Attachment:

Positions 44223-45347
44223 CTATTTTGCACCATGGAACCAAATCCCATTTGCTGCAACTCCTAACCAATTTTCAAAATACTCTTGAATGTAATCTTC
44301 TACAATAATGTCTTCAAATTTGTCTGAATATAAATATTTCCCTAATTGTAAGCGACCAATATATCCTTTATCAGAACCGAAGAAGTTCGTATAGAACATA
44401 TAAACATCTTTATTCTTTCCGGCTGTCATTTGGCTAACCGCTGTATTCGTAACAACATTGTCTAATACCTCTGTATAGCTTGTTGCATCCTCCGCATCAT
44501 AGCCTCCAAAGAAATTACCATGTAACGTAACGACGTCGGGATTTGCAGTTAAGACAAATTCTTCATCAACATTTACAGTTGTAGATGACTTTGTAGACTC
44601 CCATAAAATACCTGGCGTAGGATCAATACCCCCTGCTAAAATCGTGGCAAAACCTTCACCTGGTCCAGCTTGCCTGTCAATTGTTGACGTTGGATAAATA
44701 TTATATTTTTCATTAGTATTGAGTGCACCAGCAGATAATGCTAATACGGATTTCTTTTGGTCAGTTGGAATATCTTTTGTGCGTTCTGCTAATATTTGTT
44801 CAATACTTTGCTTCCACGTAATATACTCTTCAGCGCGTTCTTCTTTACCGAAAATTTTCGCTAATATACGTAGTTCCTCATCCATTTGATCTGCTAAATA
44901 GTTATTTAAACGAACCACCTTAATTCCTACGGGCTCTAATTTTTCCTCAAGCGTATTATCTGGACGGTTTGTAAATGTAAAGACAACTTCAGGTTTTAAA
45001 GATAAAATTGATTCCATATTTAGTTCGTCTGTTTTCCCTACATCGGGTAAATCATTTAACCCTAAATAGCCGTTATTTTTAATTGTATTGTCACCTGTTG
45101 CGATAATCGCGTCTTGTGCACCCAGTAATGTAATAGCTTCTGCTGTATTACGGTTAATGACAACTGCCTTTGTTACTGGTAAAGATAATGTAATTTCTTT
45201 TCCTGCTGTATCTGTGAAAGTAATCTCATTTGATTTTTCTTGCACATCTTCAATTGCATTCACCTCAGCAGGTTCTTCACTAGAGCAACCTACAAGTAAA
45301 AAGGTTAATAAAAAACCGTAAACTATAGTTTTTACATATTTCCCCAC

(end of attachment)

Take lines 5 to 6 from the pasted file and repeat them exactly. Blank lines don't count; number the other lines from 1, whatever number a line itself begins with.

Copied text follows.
44501 AGCCTCCAAAGAAATTACCATGTAACGTAACGACGTCGGGATTTGCAGTTAAGACAAATTCTTCATCAACATTTACAGTTGTAGATGACTTTGTAGACTC
44601 CCATAAAATACCTGGCGTAGGATCAATACCCCCTGCTAAAATCGTGGCAAAACCTTCACCTGGTCCAGCTTGCCTGTCAATTGTTGACGTTGGATAAATA